Johnson, C.L., A.W. Leising, J.A. Runge, A.M. Tarrant, M.F. Baumgartner, E.J. Head, P. Pepin, and S. Plourde. 2008. The lipid accumulation hypothesis for dormancy control in oceanic copepods. Summer Meeting. American Society of Limnology and Oceanography. St. Johns, Newfoundland, Canada. June 8-13, 2008.
Demographic time-series of Calanus finmarchicus abundance from four stations in the northwest Atlantic Ocean were analyzed to estimate the timing of entry into and emergence from dormancy and to evaluate hypothesized environmental cues for dormancy. No single environmental cue (photoperiod, temperature, or chlorophyll concentration) explained entry or emergence dates across all stations. Among hypotheses to explain dormancy in Calanus, only the lipid accumulation window hypothesis for onset of dormancy and a lipid-modulated endogenous timer controlling dormancy duration could not be eliminated. According to these hypotheses, individuals can only enter dormancy if their food and temperature history allows them to accumulate sufficient lipid to endure overwintering, molt, and undergo early gonad maturation. Individual-based modeling of C. finmarchicus population growth, including lipid-based dormancy control, and recent research on differential gene expression in active and dormant C. finmarchicus both support a key role for storage lipid accumulation during preparation for dormancy. While lipid accumulation probably does not control dormancy, it may be either a downstream result of a shift in metabolic pathways or a precondition for endocrine control of dormancy.

Tarrant, A.M., M.F. Baumgartner, T. Verslycke, and C.L. Johnson. 2008. Molecular characterization of diapause in the marine copepod Calanus finmarchicus. Summer Meeting. American Society of Limnology and Oceanography. St. Johns, Newfoundland, Canada. June 8-13, 2008.
During the last juvenile stage, Calanus finmarchicus undergoes a facultative diapause consisting of delayed development, migration to depth, reduced metabolism, and utilization stored lipids. To facilitate studies of diapause regulation, we characterized gene expression patterns in C. finmarchicus C5 copepodids collected from surface and deep waters of the Gulf of Maine. Morphological and biochemical measurements demonstrated that these copepodids were from active and diapausing populations. Quantitative RT-PCR indicated (1) upregulation of three genes associated with lipid synthesis, transport and storage in active copepods, (2) upregulation of ferritin in diapausing copepods, consistent with a role of ferritin in protecting lipids from oxidative damage, and (3) upregulation of ecdysteroid receptor in diapausing copepods. This study represents the first molecular characterization of gene expression associated with calanoid copepod diapause, and provides a suite of markers that could be used to indicate physiological changes associated with preparation for, progression through, and emergence from diapause.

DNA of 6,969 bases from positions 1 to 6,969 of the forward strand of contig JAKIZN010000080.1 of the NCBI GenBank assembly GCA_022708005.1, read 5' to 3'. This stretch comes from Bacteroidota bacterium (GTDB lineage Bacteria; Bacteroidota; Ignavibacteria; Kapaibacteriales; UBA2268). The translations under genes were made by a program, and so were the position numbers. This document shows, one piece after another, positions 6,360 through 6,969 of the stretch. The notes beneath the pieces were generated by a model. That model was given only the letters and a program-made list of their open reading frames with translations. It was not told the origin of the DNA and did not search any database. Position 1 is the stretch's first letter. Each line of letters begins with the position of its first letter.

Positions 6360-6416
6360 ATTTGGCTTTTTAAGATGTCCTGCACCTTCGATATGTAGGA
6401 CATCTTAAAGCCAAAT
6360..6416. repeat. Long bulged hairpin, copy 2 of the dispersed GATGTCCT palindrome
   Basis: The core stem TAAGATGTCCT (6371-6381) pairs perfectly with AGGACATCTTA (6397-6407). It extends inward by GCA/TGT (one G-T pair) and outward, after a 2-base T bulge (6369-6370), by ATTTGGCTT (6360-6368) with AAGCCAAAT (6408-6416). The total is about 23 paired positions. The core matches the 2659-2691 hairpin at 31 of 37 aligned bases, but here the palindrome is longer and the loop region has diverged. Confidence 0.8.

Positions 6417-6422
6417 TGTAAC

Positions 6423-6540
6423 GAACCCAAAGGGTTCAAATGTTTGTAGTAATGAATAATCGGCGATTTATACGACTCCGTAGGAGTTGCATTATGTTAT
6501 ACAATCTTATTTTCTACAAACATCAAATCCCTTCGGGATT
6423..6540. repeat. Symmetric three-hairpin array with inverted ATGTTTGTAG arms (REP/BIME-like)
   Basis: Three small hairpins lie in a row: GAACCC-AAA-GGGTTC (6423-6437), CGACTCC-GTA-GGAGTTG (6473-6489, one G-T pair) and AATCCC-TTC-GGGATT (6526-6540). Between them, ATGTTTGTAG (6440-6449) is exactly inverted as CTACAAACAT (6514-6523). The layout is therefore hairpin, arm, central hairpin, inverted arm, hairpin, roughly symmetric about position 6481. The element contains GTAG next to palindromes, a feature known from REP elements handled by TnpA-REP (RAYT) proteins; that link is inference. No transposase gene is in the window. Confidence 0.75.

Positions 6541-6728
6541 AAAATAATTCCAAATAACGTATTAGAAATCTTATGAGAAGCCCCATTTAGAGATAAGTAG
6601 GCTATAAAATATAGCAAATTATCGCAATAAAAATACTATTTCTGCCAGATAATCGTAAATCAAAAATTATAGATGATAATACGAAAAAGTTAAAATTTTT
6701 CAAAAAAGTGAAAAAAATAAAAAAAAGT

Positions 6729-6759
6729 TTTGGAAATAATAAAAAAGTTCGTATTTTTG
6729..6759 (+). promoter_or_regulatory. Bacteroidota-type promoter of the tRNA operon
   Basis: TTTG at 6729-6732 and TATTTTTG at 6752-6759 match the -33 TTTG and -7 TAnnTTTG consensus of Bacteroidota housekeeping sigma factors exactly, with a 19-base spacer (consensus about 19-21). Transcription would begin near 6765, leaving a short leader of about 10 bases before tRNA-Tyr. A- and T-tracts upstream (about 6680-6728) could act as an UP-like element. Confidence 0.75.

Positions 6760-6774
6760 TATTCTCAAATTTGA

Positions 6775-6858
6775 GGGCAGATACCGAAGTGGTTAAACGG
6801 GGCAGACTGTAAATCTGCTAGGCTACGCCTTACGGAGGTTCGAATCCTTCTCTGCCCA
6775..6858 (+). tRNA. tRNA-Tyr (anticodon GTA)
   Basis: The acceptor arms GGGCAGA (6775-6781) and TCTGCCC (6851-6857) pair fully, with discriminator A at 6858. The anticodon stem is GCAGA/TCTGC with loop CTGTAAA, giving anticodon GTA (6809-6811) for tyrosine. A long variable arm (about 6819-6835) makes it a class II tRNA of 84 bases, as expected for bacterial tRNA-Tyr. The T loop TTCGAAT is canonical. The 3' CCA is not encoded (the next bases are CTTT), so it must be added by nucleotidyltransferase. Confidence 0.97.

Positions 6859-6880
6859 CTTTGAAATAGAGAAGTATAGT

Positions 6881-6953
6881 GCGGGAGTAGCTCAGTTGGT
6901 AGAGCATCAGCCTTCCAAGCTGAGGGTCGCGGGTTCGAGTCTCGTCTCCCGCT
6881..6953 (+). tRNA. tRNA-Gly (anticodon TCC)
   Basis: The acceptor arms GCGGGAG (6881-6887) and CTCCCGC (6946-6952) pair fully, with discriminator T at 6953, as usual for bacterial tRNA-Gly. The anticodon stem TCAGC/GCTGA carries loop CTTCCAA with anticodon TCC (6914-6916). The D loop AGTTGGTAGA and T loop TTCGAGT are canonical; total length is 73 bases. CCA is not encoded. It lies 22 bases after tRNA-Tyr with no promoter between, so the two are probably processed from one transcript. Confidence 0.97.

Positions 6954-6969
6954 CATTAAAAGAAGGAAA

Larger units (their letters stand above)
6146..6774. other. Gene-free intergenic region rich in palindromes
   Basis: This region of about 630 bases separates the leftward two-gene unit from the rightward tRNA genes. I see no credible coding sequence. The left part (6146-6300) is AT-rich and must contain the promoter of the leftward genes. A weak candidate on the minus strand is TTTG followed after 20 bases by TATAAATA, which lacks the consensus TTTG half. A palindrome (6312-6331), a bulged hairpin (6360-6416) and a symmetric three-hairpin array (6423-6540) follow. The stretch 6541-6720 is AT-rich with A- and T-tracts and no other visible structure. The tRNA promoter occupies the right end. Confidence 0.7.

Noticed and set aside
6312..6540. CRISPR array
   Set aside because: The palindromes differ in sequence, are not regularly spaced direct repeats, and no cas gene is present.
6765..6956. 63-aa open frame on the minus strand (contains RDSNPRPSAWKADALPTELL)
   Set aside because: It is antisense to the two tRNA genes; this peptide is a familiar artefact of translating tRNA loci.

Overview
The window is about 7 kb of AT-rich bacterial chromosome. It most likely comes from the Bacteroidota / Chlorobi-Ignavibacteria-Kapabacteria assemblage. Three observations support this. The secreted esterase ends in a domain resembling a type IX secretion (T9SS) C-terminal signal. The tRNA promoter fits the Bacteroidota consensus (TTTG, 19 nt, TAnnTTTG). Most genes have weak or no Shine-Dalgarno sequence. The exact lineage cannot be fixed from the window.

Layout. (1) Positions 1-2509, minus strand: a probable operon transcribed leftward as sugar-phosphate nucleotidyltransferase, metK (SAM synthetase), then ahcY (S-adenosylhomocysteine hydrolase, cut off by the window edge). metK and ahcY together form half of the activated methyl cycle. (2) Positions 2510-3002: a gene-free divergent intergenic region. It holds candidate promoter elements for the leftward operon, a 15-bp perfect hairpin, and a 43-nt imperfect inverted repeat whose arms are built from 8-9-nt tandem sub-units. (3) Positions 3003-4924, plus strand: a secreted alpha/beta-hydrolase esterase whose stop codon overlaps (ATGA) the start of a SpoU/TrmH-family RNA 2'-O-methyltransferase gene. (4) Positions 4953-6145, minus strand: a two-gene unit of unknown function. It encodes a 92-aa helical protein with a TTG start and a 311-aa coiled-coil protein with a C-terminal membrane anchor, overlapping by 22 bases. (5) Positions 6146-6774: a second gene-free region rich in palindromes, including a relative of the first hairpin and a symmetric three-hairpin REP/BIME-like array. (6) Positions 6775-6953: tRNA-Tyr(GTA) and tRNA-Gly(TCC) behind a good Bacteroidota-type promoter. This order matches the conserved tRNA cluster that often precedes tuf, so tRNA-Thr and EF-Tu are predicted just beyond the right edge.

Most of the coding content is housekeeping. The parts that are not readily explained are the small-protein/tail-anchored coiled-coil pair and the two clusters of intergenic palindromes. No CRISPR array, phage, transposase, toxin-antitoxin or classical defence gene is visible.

Baumgartner, M.F. and F.W. Wenzel. 2008. Springtime foraging ecology of North Atlantic right whales. Ocean Sciences Meeting. American Geophysical Union and American Society of Limnology and Oceanography. Orlando, Florida. March 2-7, 2008.
The North Atlantic right whale is a zooplanktivorous whale that feeds on the calanoid copeopod Calanus finmarchicus in the northwestern Atlantic Ocean. The foraging ecology of this species has been studied intensively in summertime habitats where it feeds on deep layers of diapausing C. finmarchicus. We conducted a study of right whale foraging ecology in a springtime habitat where right whales feed primarily on active non-diapausing (often vertically migrating) populations of C. finmarchicus that aggregate at the surface, at the sea floor, and at the pycnocline. These conditions are different from the right whale summertime habitats, and consequently, right whales employ different foraging strategies. We attached tags consisting of time-depth recorders and pitch and roll sensors to right whales, tracked their movements, and sampled both oceanographic conditions and prey distribution in proximity to the tagged whales using a CTD, optical plankton counter, and a video plankton recorder. The results of our study demonstrate the importance of predator behavior and prey life history in the development of oceanic hotspots.

Baumgartner, M.F. 2007. Comparative studies of baleen whale foraging ecology. New Frontiers in Marine Science, Early Career Scientists Conference, North Pacific Marine Science Organization (PICES). Baltimore, Maryland. June 26-29, 2007.
Baleen whales have evolved to feed relatively low on the marine food chain (copepods, euphausiids, small bait fish), and their high metabolism and large body size imply that these whales need to consume enormous quantities of prey. Prior to exploitation, baleen whales were likely important components of the marine ecosystem throughout the temperate, sub-polar, and polar seas. The need to efficiently capture small organisms spurred the evolution of baleen, which acts as a sieve to separate prey from seawater. Yet not all whales use their baleen in the same way: right and bowhead whales continuously strain copepods by simply opening their mouths and swimming forward (much like a plankton net), blue and fin whales engulf entire aggregations of euphausiids in a single mouthful and then slowly strain these prey through their small baleen, and humpback whales engage in elaborate behaviors to corral bait fish into a tight aggregation before engulfing them. These predator behaviors are adapted to the kind of prey the whales are targeting, the behavior of the prey, and the particular relationship between each prey species and its environment. Documenting these behaviors has been challenging, since much of it occurs below the sea surface and out of view. Concomitant advances in tagging and tracking technology and instrumentation to measure prey distribution have enabled novel studies of baleen whale foraging ecology that can improve our understanding of how these whales find and exploit prey resources and what impact, if any, these large predators have on the marine ecosystem. I will discuss the application of these new tools to investigations of right and humpback whale foraging behavior and the relationship between those behaviors and that of their prey.